For some time the Canadian Soccer Association has semi-openly been trying to start a national soccer league, in cooperation with the Canadian Football League. So far it’s only amounted to rumour and ambition, but Duane Rollins reports that an announcement is virtually imminent[1]. Dark histories and hard-won cynicism keep fans from daring to hope, but if you’re not excited by the prospect you have no soul.

A domestic Canadian league will face monumental obstacles that may be overcome by the right investors. CFL support means access to stadiums and potential media coverage with CTV/TSN, who did a masterful job at the Women’s World Cup. It also (currently) means operators with a bit of cash and experience rather than fly-by-night confidence men. But there are a lot of problems left.

For casual fans, Canada’s three largest cities are monopolized by Major League Soccer, who may not welcome and will certainly not join a Canadian league set up in response to their inadequacies. Edmonton and Ottawa’s NASL teams would not necessarily take part either. As of the beginning of June neither the Ottawa Fury nor FC Edmonton had even been invited to discussions[2], and with Eddies owner Tom Fath invested heavily in the NASL the only reason for him to jump would be patriotic fervour. These two leagues, both playing at a higher level in the medium-term, would compete for fan interest with any Canadian league. Without huge investment or cunning marketing the new organization would be branded super-minor-league by non-fans, below even the American second division. These are risks worth running, for a national Canadian league is an absolute necessity, yet they are risks all the same.

There is, however, a way to ensure that the Canadian national league would not merely be the top league in the country but one of the top leagues in the world. It would fill a niche left open by MLS and NASL, and possibly encourage those leagues to see the newcomer as a partner rather than a competitor. It would not jeopardize the Voyageurs Cup, nor our CONCACAF Champions League success, nor anything else that the five existing professional teams have helped build. It would appeal to fans untouched by Soccer United Marketing and allow die-hard MLS supporters to develop a second allegiance without compromising their first. Furthermore, it would provide direct help to the Canadian national program immediately: rather than wait a decade for academies and opportunities to increase the level of play, we would see players cracking the senior national team at once. It would even lower costs. And it would capitalize on Canada’s strengths, which saw record-breaking crowds for the FIFA Women’s World Cup.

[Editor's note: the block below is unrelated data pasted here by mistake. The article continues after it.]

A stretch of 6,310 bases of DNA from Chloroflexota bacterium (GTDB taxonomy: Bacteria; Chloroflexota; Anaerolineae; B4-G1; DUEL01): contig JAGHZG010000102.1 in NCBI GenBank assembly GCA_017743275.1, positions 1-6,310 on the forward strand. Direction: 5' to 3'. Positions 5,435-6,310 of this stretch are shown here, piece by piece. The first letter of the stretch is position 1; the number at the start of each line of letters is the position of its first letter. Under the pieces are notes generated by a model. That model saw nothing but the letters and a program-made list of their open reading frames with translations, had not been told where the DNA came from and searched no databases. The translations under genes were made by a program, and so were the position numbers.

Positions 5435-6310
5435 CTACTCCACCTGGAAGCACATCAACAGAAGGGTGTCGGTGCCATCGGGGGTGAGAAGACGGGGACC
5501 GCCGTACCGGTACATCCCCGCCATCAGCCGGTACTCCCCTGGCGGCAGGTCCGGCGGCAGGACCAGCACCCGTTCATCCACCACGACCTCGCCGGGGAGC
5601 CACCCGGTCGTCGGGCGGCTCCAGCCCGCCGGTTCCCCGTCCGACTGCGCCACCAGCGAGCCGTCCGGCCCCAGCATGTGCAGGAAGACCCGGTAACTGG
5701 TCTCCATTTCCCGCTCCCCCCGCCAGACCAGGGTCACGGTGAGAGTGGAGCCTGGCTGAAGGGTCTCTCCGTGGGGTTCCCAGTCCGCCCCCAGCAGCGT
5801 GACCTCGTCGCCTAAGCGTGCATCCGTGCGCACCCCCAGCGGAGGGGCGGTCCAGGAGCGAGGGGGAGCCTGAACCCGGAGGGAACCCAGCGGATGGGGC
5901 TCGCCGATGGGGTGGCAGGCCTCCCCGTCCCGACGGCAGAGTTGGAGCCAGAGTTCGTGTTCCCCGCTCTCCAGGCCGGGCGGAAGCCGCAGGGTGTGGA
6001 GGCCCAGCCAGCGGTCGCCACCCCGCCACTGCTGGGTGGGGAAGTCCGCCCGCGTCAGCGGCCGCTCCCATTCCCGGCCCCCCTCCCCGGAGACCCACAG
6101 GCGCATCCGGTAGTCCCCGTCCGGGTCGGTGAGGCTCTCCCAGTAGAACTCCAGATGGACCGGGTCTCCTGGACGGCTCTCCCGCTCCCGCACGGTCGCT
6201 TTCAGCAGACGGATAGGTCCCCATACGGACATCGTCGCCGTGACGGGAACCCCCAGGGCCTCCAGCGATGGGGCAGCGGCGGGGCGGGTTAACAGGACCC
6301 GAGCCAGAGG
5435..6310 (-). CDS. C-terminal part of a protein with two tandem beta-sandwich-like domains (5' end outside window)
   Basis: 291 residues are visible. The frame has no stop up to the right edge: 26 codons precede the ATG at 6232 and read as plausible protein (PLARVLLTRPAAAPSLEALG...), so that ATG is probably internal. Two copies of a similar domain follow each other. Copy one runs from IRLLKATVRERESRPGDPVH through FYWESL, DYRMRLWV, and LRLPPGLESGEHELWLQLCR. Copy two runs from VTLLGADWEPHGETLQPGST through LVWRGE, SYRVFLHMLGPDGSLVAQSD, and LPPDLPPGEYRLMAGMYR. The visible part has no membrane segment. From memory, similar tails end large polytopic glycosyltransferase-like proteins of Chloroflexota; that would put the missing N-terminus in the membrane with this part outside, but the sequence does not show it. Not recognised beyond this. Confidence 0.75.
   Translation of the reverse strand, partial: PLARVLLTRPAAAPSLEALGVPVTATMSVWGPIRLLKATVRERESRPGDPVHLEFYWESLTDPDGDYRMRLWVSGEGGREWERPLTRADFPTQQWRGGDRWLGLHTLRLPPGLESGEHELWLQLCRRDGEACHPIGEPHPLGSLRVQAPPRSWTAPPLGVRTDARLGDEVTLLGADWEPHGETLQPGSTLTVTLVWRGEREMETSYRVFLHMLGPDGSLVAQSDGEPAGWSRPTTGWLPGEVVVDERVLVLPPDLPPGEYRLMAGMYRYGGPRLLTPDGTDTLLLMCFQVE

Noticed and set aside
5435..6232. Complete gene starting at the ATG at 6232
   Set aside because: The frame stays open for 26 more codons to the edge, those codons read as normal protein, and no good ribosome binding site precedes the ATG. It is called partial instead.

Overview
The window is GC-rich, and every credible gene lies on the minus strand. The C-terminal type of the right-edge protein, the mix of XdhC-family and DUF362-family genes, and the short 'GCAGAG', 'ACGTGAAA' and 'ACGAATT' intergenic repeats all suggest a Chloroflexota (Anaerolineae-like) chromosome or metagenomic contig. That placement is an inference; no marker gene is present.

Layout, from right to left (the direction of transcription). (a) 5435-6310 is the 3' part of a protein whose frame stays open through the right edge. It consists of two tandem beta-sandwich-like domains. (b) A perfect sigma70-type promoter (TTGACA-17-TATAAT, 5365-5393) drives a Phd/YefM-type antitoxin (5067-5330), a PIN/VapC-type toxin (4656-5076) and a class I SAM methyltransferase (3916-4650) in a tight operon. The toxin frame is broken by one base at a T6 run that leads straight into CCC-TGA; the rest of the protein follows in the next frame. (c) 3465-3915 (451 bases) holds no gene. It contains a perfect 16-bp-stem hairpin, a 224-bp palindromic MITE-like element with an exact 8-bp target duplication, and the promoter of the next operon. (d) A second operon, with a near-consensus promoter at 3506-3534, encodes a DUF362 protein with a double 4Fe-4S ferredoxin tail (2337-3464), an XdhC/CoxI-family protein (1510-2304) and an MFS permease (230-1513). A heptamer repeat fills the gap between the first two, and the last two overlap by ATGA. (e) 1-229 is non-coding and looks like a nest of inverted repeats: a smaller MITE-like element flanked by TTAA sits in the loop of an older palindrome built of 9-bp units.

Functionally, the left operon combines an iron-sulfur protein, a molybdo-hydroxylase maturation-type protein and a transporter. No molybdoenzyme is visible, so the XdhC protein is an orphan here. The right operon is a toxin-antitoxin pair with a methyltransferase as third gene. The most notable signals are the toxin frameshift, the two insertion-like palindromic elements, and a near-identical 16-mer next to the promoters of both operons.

The magic solution? Make it a women’s league.

Canadians support women’s soccer. We have held three serious women’s competitions in 2002, 2014, and 2015, and enjoyed world-class support at each. Germany is traditionally accounted the world’s strongest women’s soccer nation with several top club teams, but Canada 2015 saw higher average attendances than Germany 2011 throughout the knockout stages[3]. When Canada played England in the quarter-final an average of 3.2 million Canadians watched on television, with an average of 2.3 million throughout the group stage[4]: better than some UEFA Champions League finals. TV viewership was even higher for the 2012 Olympics, where the match against the United States ranked behind only the men’s 100 metres[5].

Would Canadians come out for professional women’s clubs? It’s hard to tell, because there has never been a professional women’s soccer club in Canadian history. This is a strength of a sort, because any league would come untarnished by past failures. It’s also a scathing indictment of how we’ve chased the men’s game altogether too single-mindedly. The fact that the likes of Christine Sinclair and Erin McLeod are obliged to go to the United States to make a living should be a national scandal, let alone the diamonds-in-the-rough who have to leave the game early or, if they’re very lucky, pull an Allysha Chapman and find a club overseas.